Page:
Saturday, March 16, 2013

Leprechaun Cake (Magic Cake, Gone Green)

Magic Cake.. Wow. I've seen this cake surface recently on food blogs, its pictures speaking to me, and thought to myself "it does indeed look magical!" How do these simple ingredients transform in the oven into a three-layered cake that looks unlike any other? It must be magic.

But alas, it is not... it just seems magical. In fact the batter quite closely resembles that of a custard - egg yolks, milk, a bit of flour and flavorings. The mixed in beaten egg whites, which don't ever really truly mix in, rise in the oven to create the sponge-cake-like top and the long cooking time along with the flour sinking to the bottom allows this dessert to form a crust-like bottom.

Putting this cake together doesn't take much time at all, which is why you should try it. The result is a delicious custard-like dessert that has an interesting myriad of textures. In fact I would consider this more of a custard than a cake since the custard is the predominant component. But I guess "Magic Custard" wouldn't have the same effect.

I added a little green to the batter to celebrate the current holiday... Happy St. Patrick's Day!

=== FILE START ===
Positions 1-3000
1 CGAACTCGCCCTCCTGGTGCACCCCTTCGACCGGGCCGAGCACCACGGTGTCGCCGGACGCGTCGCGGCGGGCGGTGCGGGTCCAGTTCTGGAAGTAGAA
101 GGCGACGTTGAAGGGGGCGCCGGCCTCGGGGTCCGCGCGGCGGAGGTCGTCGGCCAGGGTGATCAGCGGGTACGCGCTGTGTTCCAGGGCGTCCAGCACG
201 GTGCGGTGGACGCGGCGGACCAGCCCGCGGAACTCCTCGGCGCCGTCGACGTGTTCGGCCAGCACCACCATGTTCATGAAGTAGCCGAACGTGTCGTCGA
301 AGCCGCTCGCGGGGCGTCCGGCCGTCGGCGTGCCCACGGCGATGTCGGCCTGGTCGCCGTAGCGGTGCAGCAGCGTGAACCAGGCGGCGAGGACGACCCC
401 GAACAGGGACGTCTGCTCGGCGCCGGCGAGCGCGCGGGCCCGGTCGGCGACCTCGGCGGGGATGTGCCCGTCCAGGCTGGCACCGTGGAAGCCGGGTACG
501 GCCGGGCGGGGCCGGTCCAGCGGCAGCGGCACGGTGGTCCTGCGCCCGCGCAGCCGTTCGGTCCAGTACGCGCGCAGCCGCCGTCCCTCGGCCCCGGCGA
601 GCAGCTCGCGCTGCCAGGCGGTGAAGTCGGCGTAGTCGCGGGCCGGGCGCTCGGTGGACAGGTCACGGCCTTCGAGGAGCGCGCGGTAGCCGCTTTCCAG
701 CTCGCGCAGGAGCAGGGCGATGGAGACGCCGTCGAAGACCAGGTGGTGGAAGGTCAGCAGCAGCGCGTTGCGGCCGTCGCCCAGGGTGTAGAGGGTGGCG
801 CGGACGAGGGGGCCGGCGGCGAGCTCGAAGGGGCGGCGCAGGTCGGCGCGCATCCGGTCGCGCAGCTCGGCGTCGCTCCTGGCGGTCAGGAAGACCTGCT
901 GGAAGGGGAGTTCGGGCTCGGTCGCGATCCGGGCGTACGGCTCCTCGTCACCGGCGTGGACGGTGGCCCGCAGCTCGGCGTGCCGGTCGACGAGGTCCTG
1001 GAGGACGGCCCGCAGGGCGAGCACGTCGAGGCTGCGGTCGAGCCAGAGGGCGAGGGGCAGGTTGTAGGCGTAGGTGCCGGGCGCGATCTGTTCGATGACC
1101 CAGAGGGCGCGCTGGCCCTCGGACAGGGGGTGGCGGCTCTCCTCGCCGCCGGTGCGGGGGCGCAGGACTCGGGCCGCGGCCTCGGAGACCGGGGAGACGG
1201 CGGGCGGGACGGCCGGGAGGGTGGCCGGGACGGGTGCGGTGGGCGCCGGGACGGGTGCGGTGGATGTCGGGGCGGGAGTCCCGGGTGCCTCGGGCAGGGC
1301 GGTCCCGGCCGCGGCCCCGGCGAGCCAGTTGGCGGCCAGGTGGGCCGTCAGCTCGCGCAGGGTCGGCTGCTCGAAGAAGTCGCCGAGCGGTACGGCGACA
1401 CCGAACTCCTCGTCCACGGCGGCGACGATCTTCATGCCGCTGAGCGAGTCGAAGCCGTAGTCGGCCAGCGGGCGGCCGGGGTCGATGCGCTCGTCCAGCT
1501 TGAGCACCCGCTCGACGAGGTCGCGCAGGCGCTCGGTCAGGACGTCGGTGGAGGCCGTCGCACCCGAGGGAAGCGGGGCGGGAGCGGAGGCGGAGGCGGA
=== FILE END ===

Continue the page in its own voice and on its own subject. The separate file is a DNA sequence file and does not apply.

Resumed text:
Magic Cake
Adapted from: White on Rice Couple Blog

(Yields: 1 8" square or 1 9" round cake)

1 c all-purpose flour
3/4 c granulated sugar (or 1 1/4 c confectioner's sugar)
1 stick of unsalted butter, melted & cooled
4 eggs, separated, room temperature
few drops (3 or 4) of vinegar (I used cider vinegar)
2 c milk (I used 2%), room temperature
1 T water
1 1/2 t vanilla extract
liquid food coloring (if you want to color your cake as I did)

In a clean bowl, whip the 4 egg whites with the vinegar until they form stiff peaks. Set them aside.

In another bowl, whisk all the ingredients together all the ingredients. If you want to color your cake, liquid food coloring will do as the batter is very liquid. I used the regular liquid food coloring you can buy at the grocery store that comes in packs of 4 and I put in 10 drops of green.

Then gently whisk in the beaten egg whites until there are no lumps remaining.

Pour the batter into your greased pan.

Bake the cake for about 45 minutes or until the top is lightly browned. This is how my cake looked when I took it out of the oven. It had risen quite a bit. This is normal. It will deflate as it cools.

Let the custard cake cool completely, then slice into it and enjoy. You can top it with confectioner's sugar for a pretty presentation.


  1. Delicious, looks so soft and fluffy in the middle.

  2. I can see the 3 layers! Pretty awesome! 18 inches is really a huge cake!

  3. Lol, Jeannie. I see that it looks like 18" but it is actually "one" 8" square or "one" 9" round cake. Sorry for the confusion. :-)